Gender has traditionally proven to be a ‘blind spot’ for new institutionalists. This book bring gender to the fore as a critical aspect of institutions and opens up new avenues to interrogate the dynamics of power and change. Casting its empirical lens on the EU, where institutional efforts to realize gender equality are quite pronounced, the book interrogates attempts to bring about more ‘gender just’ polities – supranationally, nationally, and more locally.
The book takes a ‘best case’ scenario – with explicit transformative aims to the social (gendered) order – in order to illuminate how institutions and their gendering, help and hinder institutional change. In doing so, it aims to: 1) consolidate and expand the theoretical ‘toolkit’ in terms of synergies between feminism and new institutionalism’s various strands; and 2) bring it to bear on the trajectory of Europe’s gender equality agenda towards better understanding the institutional and institutionalized challenges to redressing gender inequalities.
Introduction, Elaine Weiner and Heather MacRae / Part I. Gendering New Institutionalisms / 1. Equality Policies in the EU Through a Feminist Historical Institutionalist Lens, Petra Debusscher and Anna van der Vleuten / 2. Filtering Out, Filtering In: What Place for Gender in European Economic Plans?, Yvonne Galligan / 3. Gender Mainstreaming and EU Climate Change Policy, Gill Allwood / 4. The European Social Fund and the Institutionalization of Gender Mainstreaming in Sweden and Germany, Petra Ahrens and Anne-Charlotte Callerstig / Part II. Refinement and Innovation / 5. Resistance to Implementing Gender Mainstreaming in EU Research Policy, Lut Mergaert and Emanuela Lombardo / 6. Benevolent Contestations: Mainstreaming, Judicialization, and Europeanization in the Norwegian Gender+ Equality Debate, Hege Skjeie, Cathrine Holst, and Mari Teigen / Part III. Growing the Dialogue: Discovering Other Theoretical Synergies / 7. Mainstreaming Gender in EU Immigration and Asylum Policy, Jane Freedman / 8. The Gendered Nature of Economic Governance in the EU: A Key Battleground for Gender Equality, Elisabeth Klatzer and Christa Schlager / 9. Gendering EU Sustainable Development Policy: Political Opportunities for Women’s Groups, Sara Reis / Conclusion: Common Ground and New Terrain, Heather MacRae and Elaine Weiner
Heather MacRae is the Jean Monnet Chair in European Integration and an Associate Professor in Political Science at York University, Canada. Her research focuses on gender politics in the European Union. Her publications include several book chapters as well as articles appearing in journals such as the Journal of Common Market Studies, West European Politics, and Women’s Studies International Forum.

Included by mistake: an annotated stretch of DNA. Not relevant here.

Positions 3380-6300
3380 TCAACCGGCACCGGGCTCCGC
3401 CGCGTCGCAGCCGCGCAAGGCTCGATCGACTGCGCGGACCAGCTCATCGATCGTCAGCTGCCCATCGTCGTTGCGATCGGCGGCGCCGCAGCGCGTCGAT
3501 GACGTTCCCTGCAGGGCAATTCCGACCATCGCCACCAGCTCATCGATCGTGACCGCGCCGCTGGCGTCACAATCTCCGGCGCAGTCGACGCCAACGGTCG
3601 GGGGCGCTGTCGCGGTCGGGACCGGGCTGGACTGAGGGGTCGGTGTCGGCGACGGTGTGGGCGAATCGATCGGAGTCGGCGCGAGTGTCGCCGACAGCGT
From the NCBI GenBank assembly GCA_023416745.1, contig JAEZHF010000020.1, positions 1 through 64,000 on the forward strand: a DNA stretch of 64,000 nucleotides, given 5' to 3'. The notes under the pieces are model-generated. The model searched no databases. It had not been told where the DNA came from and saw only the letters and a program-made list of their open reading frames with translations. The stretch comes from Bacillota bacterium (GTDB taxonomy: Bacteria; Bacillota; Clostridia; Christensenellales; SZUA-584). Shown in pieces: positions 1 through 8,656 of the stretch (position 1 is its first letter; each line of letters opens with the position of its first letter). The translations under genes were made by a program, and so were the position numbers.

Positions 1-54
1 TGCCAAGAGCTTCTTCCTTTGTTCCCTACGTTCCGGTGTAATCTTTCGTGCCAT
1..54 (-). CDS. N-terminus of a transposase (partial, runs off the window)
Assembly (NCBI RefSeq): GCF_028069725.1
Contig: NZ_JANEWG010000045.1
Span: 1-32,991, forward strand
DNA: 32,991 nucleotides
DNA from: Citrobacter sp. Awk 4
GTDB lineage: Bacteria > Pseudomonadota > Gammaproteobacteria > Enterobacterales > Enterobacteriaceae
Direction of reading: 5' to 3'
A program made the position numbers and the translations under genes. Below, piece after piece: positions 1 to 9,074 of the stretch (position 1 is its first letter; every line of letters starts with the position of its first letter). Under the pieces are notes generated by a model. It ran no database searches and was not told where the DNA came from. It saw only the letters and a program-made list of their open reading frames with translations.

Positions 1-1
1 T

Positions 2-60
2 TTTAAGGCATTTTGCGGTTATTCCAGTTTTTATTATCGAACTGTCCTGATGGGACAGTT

Elaine Weiner is an Associate Professor in Sociology at McGill University, Canada. Her research interests lie at the intersection of gender, work, and Central and East European societies. She is the author of Market Dreams: Gender, Class, and Capitalism in the Czech Republic (2007). She has also published chapters in various books as well as articles in journals such as the European Journal of Women’s Studies, Social Problems, and Social Politics: International Studies in Gender, State & Society.
This volume makes a significant contribution to the development of two important areas of scholarship. It refines our gendered institutional analyses of the European Union and its equality policies. It also explores the relationship between different institutional approaches and feminist institutionalism. Finally this clear and comprehensive collection ranges over key policy areas and institutions providing us with useful new data.
Towards Gendering Institutionalism will form a central point in the important Comparative Feminist Institutionalism project and literature. The collection focuses upon the crucial question of political will to support gender equality in the EU and its constituent states. Case studies cover many issues of contemporary relevance, including gender mainstreaming, climate change, immigration and asylum and economic governance.
Towards Gendering Institutionalism is notable for its theoretical richness and intellectual rigor. It affords fresh insights into obstacles facing gender mainstreaming in the EU, as its nine case studies grapple with the ways gender is entangled with institutions. The chapters engage a wide range of pressing policy areas including employment, climate change, supranational governance, immigration and asylum, economic crisis, and supra-national governance. This book is a must-read for scholars interested in the relationships between institutions and gender inequality and the future of gender mainstreaming in the EU.
This collection is a new milestone in the engagement of feminist scholarship with the new institutionalism in political science. The contributions raise important questions about the way forward: should efforts concentrate on gendering existing approaches to the study of institutions or can there be, should there be, a feminist institutionalism.